Gut microbes could be the one responsible for telling people that dinner is done. Researchers of a new study have found chemical clues suggesting that when certain bacteria in the stomach already had enough to eat, they inform the brain it is time to push away the plate.

In animal experiments, researchers found evidence suggesting that certain microbes in the body have a way of letting the brain know they have had enough nutrients. The signals they send also appear to have the ability to turn on and off the hunger of their host.

For the new study published in Cell Metabolism, Serguei Fetissov, from Rouen University in France, and colleagues looked at the proteins produced by the E.coli bacteria, which are prevalent in the human gut, and noticed that about 20 minutes after feeding and multiplying in number, the bacteria switch from producing a set of proteins to another.

When Fetissov and colleagues injected small doses of the post-meal proteins into rodents, they noticed that they reduced their food intake regardless if they were previously fed or kept hungry. Further analysis likewise revealed that one protein stimulated the release of a hormone that play a role in satiety.

 "Our study shows that bacterial proteins from E. coli can be involved in the same molecular pathways that are used by the body to signal satiety, and now we need to know how an altered gut microbiome can affect this physiology," Fetissov said.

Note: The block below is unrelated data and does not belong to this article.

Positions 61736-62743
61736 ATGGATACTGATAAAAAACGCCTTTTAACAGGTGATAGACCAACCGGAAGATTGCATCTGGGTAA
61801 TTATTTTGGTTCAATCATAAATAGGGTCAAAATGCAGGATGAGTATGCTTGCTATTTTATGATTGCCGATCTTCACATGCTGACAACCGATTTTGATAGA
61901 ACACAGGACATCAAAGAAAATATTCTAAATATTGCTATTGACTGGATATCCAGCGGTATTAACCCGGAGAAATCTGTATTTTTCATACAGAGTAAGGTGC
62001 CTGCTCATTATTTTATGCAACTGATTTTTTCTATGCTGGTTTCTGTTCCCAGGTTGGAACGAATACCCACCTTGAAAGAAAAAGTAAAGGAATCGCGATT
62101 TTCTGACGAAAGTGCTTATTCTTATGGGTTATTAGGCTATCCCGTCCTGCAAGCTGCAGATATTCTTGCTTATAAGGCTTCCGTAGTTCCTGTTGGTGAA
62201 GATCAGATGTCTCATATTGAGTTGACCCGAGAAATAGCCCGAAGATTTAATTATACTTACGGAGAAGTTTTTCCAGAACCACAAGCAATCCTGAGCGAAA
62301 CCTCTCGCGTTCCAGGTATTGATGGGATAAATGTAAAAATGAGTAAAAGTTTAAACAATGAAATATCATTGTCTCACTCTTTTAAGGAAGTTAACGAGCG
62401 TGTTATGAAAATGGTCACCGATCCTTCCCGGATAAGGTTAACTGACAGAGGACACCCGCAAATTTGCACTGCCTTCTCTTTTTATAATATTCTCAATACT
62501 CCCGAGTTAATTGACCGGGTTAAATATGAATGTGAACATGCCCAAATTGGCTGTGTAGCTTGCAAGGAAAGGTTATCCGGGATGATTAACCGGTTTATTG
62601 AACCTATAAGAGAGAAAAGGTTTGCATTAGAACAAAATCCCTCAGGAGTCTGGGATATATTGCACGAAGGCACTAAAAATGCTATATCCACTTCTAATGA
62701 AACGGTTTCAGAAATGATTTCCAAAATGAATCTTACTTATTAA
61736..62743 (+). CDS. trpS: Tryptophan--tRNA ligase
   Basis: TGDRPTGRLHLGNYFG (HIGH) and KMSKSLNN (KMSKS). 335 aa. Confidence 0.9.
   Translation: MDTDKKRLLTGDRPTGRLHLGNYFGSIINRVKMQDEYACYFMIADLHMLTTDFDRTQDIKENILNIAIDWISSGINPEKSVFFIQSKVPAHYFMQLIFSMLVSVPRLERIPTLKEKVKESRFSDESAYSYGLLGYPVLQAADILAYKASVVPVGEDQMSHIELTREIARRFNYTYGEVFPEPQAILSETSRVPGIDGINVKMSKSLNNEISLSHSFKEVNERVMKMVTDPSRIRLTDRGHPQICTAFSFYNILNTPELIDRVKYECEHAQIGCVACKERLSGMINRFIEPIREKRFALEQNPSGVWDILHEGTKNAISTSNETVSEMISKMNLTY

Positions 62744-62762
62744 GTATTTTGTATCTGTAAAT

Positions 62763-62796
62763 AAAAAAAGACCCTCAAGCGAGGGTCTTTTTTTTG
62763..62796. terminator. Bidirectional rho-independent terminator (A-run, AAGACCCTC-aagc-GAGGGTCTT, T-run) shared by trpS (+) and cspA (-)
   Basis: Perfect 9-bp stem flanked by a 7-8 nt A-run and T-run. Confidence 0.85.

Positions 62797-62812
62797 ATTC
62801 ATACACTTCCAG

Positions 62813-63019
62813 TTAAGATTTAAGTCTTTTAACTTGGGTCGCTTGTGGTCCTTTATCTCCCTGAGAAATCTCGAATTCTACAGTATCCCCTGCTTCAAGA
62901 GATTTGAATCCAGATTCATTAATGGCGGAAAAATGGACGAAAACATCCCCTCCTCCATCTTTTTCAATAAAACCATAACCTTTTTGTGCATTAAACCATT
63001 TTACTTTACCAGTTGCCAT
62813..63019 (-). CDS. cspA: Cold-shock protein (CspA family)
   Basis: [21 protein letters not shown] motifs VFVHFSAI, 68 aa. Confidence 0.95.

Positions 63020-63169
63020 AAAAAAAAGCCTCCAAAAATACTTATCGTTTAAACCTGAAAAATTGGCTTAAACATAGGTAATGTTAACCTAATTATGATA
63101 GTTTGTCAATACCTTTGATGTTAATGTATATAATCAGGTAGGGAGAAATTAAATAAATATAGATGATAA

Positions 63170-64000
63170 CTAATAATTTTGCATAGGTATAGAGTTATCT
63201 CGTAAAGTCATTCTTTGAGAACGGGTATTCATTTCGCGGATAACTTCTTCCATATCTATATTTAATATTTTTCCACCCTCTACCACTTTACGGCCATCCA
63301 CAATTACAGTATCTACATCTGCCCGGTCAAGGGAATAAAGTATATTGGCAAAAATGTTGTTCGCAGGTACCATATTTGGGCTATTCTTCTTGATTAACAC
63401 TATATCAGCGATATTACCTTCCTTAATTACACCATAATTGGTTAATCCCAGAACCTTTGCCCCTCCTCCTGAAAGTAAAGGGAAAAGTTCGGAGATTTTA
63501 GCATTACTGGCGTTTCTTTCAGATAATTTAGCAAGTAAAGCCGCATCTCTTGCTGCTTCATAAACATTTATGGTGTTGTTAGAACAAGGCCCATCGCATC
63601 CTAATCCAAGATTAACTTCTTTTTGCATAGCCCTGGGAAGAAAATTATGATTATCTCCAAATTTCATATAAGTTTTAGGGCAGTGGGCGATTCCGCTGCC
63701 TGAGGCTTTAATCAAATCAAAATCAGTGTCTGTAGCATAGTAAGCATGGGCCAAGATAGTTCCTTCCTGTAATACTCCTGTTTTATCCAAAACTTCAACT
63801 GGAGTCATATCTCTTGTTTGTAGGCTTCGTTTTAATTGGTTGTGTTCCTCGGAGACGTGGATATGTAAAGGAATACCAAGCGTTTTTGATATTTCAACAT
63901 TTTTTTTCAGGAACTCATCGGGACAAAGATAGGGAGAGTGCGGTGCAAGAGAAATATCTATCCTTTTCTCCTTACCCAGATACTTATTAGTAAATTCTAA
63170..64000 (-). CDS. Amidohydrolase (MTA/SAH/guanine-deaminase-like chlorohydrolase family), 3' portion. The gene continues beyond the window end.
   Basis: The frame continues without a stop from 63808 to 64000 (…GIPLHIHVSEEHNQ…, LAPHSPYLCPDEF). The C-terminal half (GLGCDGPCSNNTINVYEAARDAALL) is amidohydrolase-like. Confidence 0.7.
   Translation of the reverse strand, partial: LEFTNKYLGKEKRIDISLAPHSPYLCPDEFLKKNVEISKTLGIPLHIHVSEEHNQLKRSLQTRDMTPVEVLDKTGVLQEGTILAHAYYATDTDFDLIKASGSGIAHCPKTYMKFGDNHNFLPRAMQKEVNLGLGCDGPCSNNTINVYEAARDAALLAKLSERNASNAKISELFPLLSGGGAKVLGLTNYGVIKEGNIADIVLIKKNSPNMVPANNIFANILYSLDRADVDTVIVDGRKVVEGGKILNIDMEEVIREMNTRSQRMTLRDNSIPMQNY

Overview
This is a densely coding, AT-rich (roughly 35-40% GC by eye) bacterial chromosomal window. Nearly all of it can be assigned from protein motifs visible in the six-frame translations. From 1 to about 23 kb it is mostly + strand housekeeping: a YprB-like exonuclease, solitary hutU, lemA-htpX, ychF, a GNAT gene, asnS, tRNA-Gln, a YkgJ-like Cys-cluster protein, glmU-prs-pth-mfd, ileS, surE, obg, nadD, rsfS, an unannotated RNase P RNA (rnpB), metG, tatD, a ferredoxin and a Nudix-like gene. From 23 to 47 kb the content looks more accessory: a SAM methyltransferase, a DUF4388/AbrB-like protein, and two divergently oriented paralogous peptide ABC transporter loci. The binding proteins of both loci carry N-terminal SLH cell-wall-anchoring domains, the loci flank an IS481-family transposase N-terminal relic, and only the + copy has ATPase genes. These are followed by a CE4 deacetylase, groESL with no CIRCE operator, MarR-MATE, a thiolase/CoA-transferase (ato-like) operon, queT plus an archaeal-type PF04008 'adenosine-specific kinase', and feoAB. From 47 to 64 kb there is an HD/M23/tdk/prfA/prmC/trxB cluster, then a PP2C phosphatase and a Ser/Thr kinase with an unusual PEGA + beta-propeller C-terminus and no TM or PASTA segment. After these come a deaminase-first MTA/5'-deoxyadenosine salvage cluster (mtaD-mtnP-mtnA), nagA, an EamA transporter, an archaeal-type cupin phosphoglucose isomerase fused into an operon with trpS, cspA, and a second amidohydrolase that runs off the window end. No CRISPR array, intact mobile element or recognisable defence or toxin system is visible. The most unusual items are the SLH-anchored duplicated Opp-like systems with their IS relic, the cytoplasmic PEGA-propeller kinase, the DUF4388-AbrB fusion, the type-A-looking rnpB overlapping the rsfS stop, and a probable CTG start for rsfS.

Once they are provided with nutrients, the bacteria were found to produce more or less a billion more of their kind. Interestingly, they stop growing after producing about one billion and then start producing new proteins that inhibit the effect of appetite.

The researchers said that E.coli could be hijacking a molecular pathway to produce signals that make animals feel full. By doing so, the bacteria also find a way to self-regulate their populations.

The findings of the study show the microbes have a crucial role in the physiology of appetite and may even help people who suffer from eating disorders.

"These data show that bacterial proteins produced after nutrient-induced E. coli growth may signal meal termination," the researchers wrote.

"Continuous exposure to E. coli proteins may influence long-term meal pattern."

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